Moscow’s Airstrikes Kill More Than 1,300, Monitor Says
Russian airstrikes in Syria have killed more than 1,300 people since Moscow began its air campaign on September 30, according to the Syrian Observatory for Human Rights.
The Observatory’s tally this week is more than double the figure it presented to the media three weeks ago, AFP reports.
The U.K.-based human rights organization said that of the 1,331 deaths it had documented in connection to Russian airstrikes across the country, 381 were fighters associated with the self-proclaimed Islamic State (ISIS) and 547 were militants from the al-Qaida affiliated al-Nusra Front and other rebel groups.
Russian strikes were also responsible for the deaths of 403 civilians, including 97 children, according to the Observatory.
While Russian leaders have maintained that their aerial campaign is solely targeting ISIS and other “terrorists,” rebel groups – some of which are backed by the West – have accused Moscow of targeting more moderate rebel forces than jihadist militants.
Syrian Troops Gain Ground Thanks to Russian Strikes, Assad Says
Syrian President Bashar al-Assad said in an interview released Sunday that his troops are taking ground on “nearly every front” thanks to Russia’s air campaign that began in late September.
“Now I can say that the army is making advancement in nearly every front … in many different directions and areas on the Syrian ground,” Assad said in an English-language interview with Hong Kong-based Phoenix television.
The situation in Syria, he said, had “improved in a very good way” since Russia began its military intervention almost two months ago.
While Russian strikes have reportedly boosted morale amongst Assad’s troops, monitors said the Syrian army has made little progress on the ground, AFP reports.
Moscow has taken a lead role in Syria since it launched militarily intervention on behalf of Assad, recently attending round-table talks in Vienna with other world powers. Earlier this month these talks produced an initial framework for the establishment of a transitional government and new elections within 18 months.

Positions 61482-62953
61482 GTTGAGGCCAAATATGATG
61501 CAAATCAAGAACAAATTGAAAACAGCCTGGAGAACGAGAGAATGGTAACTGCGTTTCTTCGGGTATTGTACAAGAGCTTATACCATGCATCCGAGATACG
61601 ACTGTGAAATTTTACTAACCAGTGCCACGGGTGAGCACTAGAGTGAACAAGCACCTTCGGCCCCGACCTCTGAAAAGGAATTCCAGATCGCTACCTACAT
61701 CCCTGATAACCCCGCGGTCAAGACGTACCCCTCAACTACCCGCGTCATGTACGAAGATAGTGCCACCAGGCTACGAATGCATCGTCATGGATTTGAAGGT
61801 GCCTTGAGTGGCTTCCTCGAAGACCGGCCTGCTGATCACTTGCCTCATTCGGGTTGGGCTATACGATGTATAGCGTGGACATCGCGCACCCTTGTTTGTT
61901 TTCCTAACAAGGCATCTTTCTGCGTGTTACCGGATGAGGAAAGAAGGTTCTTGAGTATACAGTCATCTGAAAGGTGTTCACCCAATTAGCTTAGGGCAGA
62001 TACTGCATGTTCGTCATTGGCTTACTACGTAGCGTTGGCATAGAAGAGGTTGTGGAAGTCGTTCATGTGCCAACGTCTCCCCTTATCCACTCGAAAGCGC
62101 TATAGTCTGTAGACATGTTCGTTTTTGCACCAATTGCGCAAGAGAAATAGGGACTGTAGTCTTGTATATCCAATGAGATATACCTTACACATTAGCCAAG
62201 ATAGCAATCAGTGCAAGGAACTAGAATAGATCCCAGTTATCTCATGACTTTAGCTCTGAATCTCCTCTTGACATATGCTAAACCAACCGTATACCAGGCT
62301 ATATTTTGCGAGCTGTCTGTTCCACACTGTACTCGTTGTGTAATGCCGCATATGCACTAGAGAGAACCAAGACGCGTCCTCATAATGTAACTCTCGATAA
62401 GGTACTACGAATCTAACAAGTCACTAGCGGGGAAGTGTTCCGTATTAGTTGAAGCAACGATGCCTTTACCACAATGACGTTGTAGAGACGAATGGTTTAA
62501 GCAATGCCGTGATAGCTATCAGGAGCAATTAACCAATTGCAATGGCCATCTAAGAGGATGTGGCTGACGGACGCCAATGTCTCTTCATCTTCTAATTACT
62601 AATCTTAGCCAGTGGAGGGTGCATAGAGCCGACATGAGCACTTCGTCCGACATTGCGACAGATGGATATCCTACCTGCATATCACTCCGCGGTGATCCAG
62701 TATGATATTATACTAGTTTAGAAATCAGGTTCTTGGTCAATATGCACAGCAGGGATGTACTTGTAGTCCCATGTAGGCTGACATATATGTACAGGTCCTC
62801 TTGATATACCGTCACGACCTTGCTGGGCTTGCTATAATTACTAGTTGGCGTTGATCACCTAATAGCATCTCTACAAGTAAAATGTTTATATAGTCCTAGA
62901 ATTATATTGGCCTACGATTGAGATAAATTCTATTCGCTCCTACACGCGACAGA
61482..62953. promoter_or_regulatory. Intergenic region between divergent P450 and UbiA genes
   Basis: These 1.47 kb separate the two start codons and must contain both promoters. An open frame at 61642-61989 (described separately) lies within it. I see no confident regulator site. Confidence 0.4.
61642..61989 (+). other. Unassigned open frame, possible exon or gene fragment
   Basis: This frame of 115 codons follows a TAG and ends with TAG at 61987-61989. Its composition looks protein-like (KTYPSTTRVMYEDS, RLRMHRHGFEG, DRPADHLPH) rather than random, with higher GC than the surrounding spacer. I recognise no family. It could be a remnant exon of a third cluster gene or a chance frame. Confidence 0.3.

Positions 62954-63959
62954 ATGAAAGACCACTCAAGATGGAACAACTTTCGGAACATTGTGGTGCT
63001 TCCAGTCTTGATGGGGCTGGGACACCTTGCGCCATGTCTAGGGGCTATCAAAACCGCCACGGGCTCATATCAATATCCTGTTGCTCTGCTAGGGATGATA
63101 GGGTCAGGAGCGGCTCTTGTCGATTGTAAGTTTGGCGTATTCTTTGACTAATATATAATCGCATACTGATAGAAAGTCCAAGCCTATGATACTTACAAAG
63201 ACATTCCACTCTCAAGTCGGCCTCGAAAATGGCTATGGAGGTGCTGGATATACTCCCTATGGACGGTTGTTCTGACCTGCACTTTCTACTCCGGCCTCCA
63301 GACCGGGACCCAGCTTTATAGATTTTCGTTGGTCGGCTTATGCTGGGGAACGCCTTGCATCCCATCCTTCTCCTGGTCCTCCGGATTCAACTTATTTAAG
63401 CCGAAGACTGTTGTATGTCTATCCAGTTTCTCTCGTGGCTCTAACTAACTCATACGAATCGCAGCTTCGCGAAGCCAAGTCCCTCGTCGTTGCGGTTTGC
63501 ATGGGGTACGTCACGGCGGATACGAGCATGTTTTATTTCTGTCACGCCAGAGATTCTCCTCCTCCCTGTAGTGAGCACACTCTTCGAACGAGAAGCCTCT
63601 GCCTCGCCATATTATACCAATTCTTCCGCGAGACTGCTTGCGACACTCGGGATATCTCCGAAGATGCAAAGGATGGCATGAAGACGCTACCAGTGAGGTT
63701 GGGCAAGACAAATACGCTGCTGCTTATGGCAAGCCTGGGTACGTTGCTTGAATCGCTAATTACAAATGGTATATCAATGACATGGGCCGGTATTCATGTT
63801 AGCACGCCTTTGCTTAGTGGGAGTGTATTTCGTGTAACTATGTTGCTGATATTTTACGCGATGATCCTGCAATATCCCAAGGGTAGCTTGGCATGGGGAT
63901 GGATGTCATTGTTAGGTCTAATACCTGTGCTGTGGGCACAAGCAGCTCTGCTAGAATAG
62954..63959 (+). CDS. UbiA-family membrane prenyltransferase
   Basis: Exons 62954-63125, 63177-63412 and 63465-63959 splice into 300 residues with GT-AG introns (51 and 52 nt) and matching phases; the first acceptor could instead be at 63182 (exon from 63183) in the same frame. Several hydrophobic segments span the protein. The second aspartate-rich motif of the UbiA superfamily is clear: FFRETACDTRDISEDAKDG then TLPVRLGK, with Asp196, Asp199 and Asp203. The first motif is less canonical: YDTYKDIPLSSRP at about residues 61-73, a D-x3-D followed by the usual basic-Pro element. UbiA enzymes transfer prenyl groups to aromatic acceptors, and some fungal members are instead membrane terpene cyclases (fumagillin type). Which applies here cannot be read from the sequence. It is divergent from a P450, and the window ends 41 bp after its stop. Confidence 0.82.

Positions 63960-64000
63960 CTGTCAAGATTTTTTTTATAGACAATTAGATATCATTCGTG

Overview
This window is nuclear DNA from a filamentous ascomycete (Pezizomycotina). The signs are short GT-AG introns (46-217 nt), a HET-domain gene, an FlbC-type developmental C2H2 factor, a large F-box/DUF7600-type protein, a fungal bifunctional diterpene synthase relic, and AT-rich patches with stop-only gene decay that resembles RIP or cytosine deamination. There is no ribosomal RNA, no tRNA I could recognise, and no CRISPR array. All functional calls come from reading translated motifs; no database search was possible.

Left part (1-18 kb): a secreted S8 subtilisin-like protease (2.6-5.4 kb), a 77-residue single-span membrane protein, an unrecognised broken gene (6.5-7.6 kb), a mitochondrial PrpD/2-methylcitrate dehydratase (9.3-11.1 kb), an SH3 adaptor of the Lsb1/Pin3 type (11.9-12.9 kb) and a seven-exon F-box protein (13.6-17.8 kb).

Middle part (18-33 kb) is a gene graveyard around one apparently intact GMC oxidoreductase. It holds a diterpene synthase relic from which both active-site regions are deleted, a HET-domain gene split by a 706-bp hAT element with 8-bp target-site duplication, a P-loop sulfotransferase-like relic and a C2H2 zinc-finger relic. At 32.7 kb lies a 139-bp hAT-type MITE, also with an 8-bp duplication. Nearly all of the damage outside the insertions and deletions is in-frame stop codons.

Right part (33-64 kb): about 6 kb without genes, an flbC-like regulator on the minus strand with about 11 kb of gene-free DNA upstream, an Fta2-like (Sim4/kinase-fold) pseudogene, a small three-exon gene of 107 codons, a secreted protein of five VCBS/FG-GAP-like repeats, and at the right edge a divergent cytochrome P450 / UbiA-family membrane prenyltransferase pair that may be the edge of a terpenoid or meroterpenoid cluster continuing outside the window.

Assad said he preferred peace talks be held in Moscow, but that the first priority should be “defeating terrorism.”
When asked if he would run in elections, the beleaguered Syrian leader said it was his “right” to run but that it was “too early” to say if he intended to.
“(It) depends on how my feeling is regarding the Syrian people. I mean, do they want me or not?”
“You cannot talk about something that’s going to happen maybe in the next few years,” he said.
Turkey Seizes Huge Haul of Amphetamine Pills
Turkish authorities have seized nearly 11 million amphetamine pills along the Syrian border, reports said Friday.
Anti-narcotics police found 10.9 million pills of captagon, a synthetic stimulant drug believed to be playing a crucial part in fueling Syria’s violence, in two separate raids in the Hatay region along Turkey’s border with Syria this week.
The Turkish interior minister told news outlets Friday that the drug haul weighed in at almost two tons, AFP reports.
Captagon, a stimulant based on the amphetamine phenethylline, has been repeatedly connected to the civil war in Syria. Not only is the drug reportedly being produced in Syria, providing much-needed income for warring factions, but it also energizes militants and allows them to stay awake and engaged in battle for days on end.
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Top image: Refugees wait to be allowed to cross from the northern Greek village of Idomeni to southern Macedonia, on Friday, Nov. 20, 2015. The United Nations refugee agency says Macedonia has begun allowing only people from Syria, Iraq and Afghanistan to cross its southern border from Greece, while Greek authorities say migrants of other nationalities are gathering on the Greek side of the border and blocking the crossing completely. (AP Photo/Giannis Papanikos)